Robert was born Dec. 7, 1912, in Holladay, Utah, son of Frank and Margareta (Pardonner) Kunkel. He received his bachelor’s degree from Utah State University and his Ph.D. from Cornell University in horticulture. Robert married Norma Mackay on June 28, 1941.
He was a professor of horticulture at Washington State University for 21 years. He served as president of the Potato Association of America and was awarded the Distinguished Alumni Award from Utah State in 2000. Robert was a member of Phi Kappa Phi, Sigma Xi and Alpha Zeta.
Following his retirement from WSU he traveled to numerous countries around the world in Farmer to Farmer assistance programs. Robert served as an active member of the LDS church throughout his life.
He is survived by his sister, Velma Coffeen of Huntsville, Ala; his children Douglas Kunkel (Kristen Carlsen), Maeva Wadsworth (Brent), Ralph Kunkel (Noreen Christensen), George Kunkel (Katherine Woolf), Charlotte Wightman (Brad); 26 grandchildren; 56 great-grandchildren; and one great-great grandson.
He was preceded in death by his wife, Norma Mackay Kunkel.
The visitation for family and friends will be held from 5 to 7 p.m. Friday, Nov. 2, at the Kimball Funeral Home in Pullman. The funeral service will be held at 11 a.m. Saturday, Nov. 3, at the Pullman Church of Jesus Christ of Latter-Day Saints, 1055 NE Orchard St. Vault interment will follow at the Pullman Cemetery.
Memorial donations are suggested to the Boy Scouts of America or to the LDS Humanitarian Fund.
Kimball Funeral Home of Pullman is caring for the family. Online condolences may be sent to www.kimballfuneralhome.com
WILFORD R. MILLS
President Johansen, ladies and gentlemen: it is my pleasure to present to you Professor Wilford R. Mills for the award of Honorary Life member in the Potato Association of America.
This year is Bill’s thirtieth year at Pennsylvania State University. During these three decades Bill has contributed to the potato industry and to the broader advancement of science by combining his training as a plant pathologist and a plant breeder. Bill was raised on a farm in Fillmore, New York and went to Cornell for his B.S. and stayed on to work with Dr. Reddick for his Ph.D. in 1939. This was his introduction to the wonders of Phytophthora infestans which has remained one of his primary interests. His early research helped identify the gene for gene relationship that exists between the so-called major genes from Solanum demissum and the pathogen. His breeding program at Penn State had as its objective the inclusion of these genes in potato varieties in combinations that would give a measure of protection to late blight. As the complexity of the genetics of the fungus became recognized through further research by Bill and others in the U.S. and in Mexico, where Bill served as a Special Scientific Aide in 1952, he shifted his emphasis to selection for field resistance. In recent years the major emphasis of his potato breeding program has been the production of a variety with good chipping quality and resistance to verticillium wilt as well as late blight.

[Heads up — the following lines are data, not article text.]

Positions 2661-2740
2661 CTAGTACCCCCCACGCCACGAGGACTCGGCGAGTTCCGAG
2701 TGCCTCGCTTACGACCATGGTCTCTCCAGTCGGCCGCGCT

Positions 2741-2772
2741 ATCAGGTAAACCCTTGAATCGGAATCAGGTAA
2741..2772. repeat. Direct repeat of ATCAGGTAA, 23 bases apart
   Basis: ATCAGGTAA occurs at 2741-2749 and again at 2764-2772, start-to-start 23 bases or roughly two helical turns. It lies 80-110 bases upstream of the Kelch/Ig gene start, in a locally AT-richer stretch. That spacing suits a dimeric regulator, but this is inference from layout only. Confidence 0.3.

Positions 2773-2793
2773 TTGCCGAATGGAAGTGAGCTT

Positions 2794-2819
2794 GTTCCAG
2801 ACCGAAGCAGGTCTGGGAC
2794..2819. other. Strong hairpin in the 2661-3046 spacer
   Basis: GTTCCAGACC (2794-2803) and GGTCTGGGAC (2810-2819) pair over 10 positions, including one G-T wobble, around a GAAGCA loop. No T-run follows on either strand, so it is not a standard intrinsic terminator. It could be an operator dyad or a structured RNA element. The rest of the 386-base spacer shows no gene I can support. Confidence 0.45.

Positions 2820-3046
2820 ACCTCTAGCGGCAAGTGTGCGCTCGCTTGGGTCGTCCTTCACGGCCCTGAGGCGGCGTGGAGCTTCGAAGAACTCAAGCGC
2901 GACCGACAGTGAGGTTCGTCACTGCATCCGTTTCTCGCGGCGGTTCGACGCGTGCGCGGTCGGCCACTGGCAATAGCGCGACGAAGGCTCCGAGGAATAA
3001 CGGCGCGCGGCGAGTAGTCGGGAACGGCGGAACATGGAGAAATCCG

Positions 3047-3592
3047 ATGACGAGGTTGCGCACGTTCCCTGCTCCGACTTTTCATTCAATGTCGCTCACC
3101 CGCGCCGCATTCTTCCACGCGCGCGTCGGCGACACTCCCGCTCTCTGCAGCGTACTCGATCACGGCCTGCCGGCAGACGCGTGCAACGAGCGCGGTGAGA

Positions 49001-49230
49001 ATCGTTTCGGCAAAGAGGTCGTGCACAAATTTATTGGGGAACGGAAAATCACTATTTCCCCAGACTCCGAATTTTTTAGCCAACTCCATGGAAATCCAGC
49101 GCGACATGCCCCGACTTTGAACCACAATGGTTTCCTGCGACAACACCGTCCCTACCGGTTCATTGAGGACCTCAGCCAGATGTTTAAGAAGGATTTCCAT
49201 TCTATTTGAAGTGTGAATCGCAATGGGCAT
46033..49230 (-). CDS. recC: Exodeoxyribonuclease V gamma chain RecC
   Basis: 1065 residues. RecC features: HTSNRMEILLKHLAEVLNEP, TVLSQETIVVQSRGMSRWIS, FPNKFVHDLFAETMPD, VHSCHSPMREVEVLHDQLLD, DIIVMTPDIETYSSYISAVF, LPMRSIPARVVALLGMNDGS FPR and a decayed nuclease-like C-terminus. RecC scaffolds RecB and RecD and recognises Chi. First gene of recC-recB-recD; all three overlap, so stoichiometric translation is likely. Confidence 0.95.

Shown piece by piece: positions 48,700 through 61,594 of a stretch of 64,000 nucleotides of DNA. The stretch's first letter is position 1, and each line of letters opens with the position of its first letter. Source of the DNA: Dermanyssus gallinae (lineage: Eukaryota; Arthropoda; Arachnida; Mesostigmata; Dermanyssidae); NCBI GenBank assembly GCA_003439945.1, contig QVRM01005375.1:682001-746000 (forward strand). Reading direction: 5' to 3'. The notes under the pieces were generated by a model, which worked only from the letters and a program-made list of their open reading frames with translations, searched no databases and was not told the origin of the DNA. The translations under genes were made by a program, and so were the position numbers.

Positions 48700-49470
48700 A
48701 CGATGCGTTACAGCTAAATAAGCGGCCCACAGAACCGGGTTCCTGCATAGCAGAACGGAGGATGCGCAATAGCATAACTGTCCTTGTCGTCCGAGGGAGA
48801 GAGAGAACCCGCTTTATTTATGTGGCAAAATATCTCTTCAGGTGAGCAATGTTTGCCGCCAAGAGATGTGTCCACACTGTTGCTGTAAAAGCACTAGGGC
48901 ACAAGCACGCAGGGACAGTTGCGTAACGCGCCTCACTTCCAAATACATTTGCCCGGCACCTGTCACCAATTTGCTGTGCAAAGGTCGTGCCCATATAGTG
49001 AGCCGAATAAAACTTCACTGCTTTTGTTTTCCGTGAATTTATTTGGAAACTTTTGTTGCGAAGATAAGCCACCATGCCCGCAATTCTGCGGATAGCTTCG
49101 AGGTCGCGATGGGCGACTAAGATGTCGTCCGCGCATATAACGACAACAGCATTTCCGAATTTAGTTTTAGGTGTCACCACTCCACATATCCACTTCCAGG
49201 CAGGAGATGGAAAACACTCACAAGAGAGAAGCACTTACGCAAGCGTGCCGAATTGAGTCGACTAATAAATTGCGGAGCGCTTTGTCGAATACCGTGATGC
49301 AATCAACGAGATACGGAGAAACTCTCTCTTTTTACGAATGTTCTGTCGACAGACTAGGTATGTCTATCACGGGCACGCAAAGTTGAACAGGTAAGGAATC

Bill has contributed his talents to the field of international agriculture. In addition to his service with the Rockefeller Foundation in 1952, he served as geneticist and head of department of genetics at Recife Institute for Agricultural Research in Brazil from 1935-37, and as a plant industry specialist at the Inter-American Institute of Agricultural Science in Costa Rica in 1958. It is pertinent to note that while he was in Brazil he met and married the daughter of a Baptist Missionary. Virginia is here tonight to share this moment of recognition.
Bill, we congratulate you for the contributions you have made and for the example you have set in your generous sharing of ideas and materials. Mr. President, I am pleased to present Dr. W. R. Mills for Honorary Life Membership in the Potato Association of America.
–R. L. Plaisted
DR. ROBERT H. TREADWAY
It is a pleasure for me to introduce Dr. Robert H. Treadway, educated at Indiana University, Ph.D. 1936, and elected to Phi Beta Kappa, Phi Lambda Upsilon and Sigma Xi.
He was employed by DuPont at Cleveland, Ohio, 1936-40 and by A. E. Staley Manufacturing Company at Decater, Illinois, in 1941. Since 1941 he has been at the Eastern Regional Research Laboratory, Agricultural Research Service, USDA, Philadelphia, Pa., in a series of increasingly responsible positions. Initially he conducted technological research and development work on carbohydrates, especially potato starch, synthesizing new derivatives and developed new and improved adhesives and sizes. Worked to promote the utilization of cull and surplus potatoes and their storage and preservation. As Head, Potato Investigations he organized, planned and conducted a program of research on the utilization of the white potato, investigated the relationship between the chemical and physical properties of potatoes and their use in food and non-food industries. He has published 59 research papers and reviews and holds seven patents, all on various aspects of potato chemistry and utilization.
Bob has attended all of the Potato Utilization Conferences and has been responsible for the programs for a large number. He has served as technical advisor for many commissions and study groups on potato utilization and as a subject matter specialist on several research contracts. During this period he was truly the resident potato expert, with an international reputation.
About 1963 he accepted wider responsibility in the area of Industrial Development and worked with the entire commodity program of the Eastern Regional Research Laboratory rather than potatoes alone. He now attends symposia, seminars, arranges conferences, answers technical inquiries and serves as liaison between industrial concerns and laboratory scientists and engineers in the various commodity areas.
He presently is Assistant Director, Industrial Development; a member and a former director of the Potato Association of America; a member of the Institute of Food Technologists, the American Chemical Society and Alpha Chi Sigma. Bob has a tremendous capacity for work and is a perfect example of the adage “If you want something done, ask a busy man.”
Mr. President, I present Dr. Robert H. Treadway for Honorary Life Membership in the Potato Association of America.
Charles E. Cunningham